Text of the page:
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Suns 116, Bucks 100 Recap | Suns feast on Bucks' disorganization

Hot perimeter shooting from the Bucks' bench kept it vaguely respectable on the scoreboard, but don't let that obscure the reality of another disjointed, uneven Milwaukee effort on both ends.

Jennifer Stewart-USA TODAY Sport

Box Score

For those who missed tonight's latest Bucks loss, the box score might suggest Milwaukee put out a respectable performance in Phoenix. Afterall, how often does this Bucks team hit 54% of its shots or 48% of its threes? And closing to within seven points early in the fourth quarter--well, that would seemingly qualify as a competitive night from the league's worst team playing on the road to an 19-win Suns club, right?

Normally, by the Bucks' low standards...yeah, sure.

But watching the Bucks' effort, execution, and body language only reiterated the story of a team that is 7-26 and showing few signs of getting any better. Milwaukee was a pass behind the Suns' ball-moving three-point barrage (12/27), and their offense didn't make things any easier with an atrocious 25 turnovers that led to a stunning 36 Phoenix points. The downside extended to Giannis Antetokounmpo suffering through his worst game as a pro (0 points, 0/2 shooting, 3 rebs, 4 turnovers) and Larry Sanders struggling to control the paint, requiring another one-man gang effort from Brandon Knight (25 points, 8/12 fg, 8 ast, 4 to) and hot-shooting nights from O.J. Mayo (20 points, 7/11 shooting, 5 ast) and Caron Butler to save the Bucks from further embarrassment.

Leading the way for Phoenix were Channing Frye and Gerald Green, two proven gunners whom the Bucks neglected far too often in the desert Saturday night. Frye buried six triples en route to 25 points on just 12 shots while Green added 24 on 14 shots, alternating open threes with breakaway dunks courtesy of some comically lazy Bucks' perimeter passing. And with the injured Eric Bledsoe watching in street clothes, the task of initiating the Suns' explosive offense fell exclusively to Goran Dragic, whose impact went well beyond his so-so stat line (15 points on 5/13 fg, 6 ast). The Bucks struggled to contain Dragic's initial penetration all night, mostly on P&R, and one or two passes later the Suns always seemed to end up with a good look.

The same couldn't be said for the Bucks, who labored badly for open shots and hung around thanks largely to Phoenix's inability to close out quarters. The details:

  1. Butler scored eight points in a 13-4 run to close the first quarter, hitting three jumpers that narrowed Phoenix's lead to 28-26.
  2. Knight scored seven in an 11-2 run to close the second quarter, trimming the Suns' advantage to 60-49 at the half.
  3. Knight added a further seven as part of a 14-5 run to finish the third quarter, bringing the Bucks to within 87-78 entering the fourth.
But at the risk of sounding overly cynical, I'd hazard that even when the Bucks were scoring points it didn't feel like anything sustainable. The Bucks' starters were little more than the Brandon Knight show, seemingly engineered to get their point guard shots and little else. Antetokounmpo was frustrated early by P.J. Tucker and never got in the game, Sanders made little impact on either end, and Luke Ridnour only played on paper (1/4 fg, 1 ast, 3 to).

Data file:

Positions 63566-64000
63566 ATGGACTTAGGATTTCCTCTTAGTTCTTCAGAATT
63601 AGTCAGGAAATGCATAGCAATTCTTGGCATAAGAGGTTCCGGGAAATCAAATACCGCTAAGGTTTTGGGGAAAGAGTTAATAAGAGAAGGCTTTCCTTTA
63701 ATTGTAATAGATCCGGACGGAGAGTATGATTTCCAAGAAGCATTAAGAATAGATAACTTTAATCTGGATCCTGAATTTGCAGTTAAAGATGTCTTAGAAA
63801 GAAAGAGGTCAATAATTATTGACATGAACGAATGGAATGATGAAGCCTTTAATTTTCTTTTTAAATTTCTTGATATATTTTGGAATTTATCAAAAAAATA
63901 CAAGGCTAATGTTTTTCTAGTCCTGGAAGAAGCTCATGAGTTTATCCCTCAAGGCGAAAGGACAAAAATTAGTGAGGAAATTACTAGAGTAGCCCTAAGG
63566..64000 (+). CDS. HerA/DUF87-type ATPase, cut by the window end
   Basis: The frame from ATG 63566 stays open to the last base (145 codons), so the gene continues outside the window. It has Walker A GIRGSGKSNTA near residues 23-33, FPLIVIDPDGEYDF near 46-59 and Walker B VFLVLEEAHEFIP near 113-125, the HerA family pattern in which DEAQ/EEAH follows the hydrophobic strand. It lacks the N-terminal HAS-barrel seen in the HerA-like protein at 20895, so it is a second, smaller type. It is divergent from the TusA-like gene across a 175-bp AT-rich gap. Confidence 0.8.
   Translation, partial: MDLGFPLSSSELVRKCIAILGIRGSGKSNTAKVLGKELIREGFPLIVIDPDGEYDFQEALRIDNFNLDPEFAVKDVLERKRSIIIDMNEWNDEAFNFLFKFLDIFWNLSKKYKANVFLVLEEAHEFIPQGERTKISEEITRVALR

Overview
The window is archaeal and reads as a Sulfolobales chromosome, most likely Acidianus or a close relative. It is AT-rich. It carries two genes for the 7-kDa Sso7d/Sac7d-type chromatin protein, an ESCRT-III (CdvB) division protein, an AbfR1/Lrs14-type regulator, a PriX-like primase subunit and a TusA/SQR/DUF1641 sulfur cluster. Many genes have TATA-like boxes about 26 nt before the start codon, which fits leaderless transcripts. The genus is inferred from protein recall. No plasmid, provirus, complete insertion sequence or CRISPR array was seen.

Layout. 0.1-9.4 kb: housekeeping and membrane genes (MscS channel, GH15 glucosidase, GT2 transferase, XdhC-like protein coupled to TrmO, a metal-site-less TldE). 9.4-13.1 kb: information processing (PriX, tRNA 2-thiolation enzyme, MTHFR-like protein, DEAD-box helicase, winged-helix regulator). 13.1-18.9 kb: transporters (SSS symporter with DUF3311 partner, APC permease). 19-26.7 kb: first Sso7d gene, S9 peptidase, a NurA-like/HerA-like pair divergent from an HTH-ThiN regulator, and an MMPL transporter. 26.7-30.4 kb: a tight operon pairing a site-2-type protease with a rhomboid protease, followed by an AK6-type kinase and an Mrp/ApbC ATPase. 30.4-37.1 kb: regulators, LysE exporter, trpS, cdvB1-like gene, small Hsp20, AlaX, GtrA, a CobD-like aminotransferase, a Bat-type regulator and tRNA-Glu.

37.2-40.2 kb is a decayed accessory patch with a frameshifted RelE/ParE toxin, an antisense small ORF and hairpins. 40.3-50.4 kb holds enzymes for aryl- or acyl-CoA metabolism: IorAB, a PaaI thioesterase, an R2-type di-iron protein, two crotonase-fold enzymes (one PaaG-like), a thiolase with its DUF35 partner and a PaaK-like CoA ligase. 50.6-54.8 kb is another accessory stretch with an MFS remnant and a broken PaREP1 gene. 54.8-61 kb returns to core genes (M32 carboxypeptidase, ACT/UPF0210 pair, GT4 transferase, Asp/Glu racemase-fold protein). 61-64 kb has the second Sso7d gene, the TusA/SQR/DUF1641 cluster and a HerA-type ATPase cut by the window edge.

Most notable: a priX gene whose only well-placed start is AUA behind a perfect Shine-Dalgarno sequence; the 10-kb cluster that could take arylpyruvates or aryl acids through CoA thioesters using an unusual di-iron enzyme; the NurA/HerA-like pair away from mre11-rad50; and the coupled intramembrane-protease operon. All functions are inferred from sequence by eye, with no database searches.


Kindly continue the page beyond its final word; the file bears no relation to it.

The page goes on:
That left mop-up duty to the Bucks' scorned veterans, and for one night at least they managed to outshine the more promising and usually more productive youngsters. Not that it was any more fluent--Larry Drew's bizarre insistence deploying Gary Neal as his backup point guard assured that--but all those long twos and contested threes that typically don't fall for Butler or Mayo were going in for one night at least. It kept Milwaukee in it for 36 minutes, but not for any longer. By the fourth quarter even Ish Smith had evolved into a Bucks slayer, scoring eight points and adding eight assists in 19 minutes.

Yep, that kind of night.

  • A bad season, er, night at the office was punctuated with a shouting match between Sanders and Neal in the locker room after the game. O.J. Mayo FTW!
  • Nate Wolters made a rare appearance in garbage time tonight, his first appearance since the loss to Minnesota on December 28. Watching Neal vainly attempt to run the offense tonight reiterated the obvious question of how Drew has resisted the urge to give Wolters a try as backup point guard, especially with Luke Ridnour busy starting next to Knight. Wolters' shooting struggles have been a problem, but he's also been the Bucks' best (only?) guard at getting others involved. That's probably something worth considering on a team full of guys standing around, right?
  • At one point Suns' broadcaster Eddie Johnson characterized the Bucks' offense as an "open gym"-type effort, and it's difficult to argue. The Bucks have seemingly been stuck in preseason mode all season, which makes pretty much every defense they're facing look like the '86 Bears. Knight hasn't shown any better vision than that other Brandon, no one is capable of drawing the kind of attention needed to give their ball movement any payoff and teams are rarely punished for pressing the Bucks on the perimeter.
  • Speaking of which, have the Bucks set a record yet for lazy perimeter passes that lead to opposition fast breaks? Good lord. Knight and Mayo have been consistent offenders all year, but tonight they had company as Ersan Ilyasova and Caron Butler got into the act with backcourt passes that were pick-sixed by the always-aggressive Suns.
  • Since entering the starting lineup, Giannis has had his share of poor first quarters. But this is the first one he never bounced back from, which makes it by far his worst game as a pro. In many ways it's surprising we haven't had more of these types of games--part of the territory for a 19-year-old trying to play a man's game.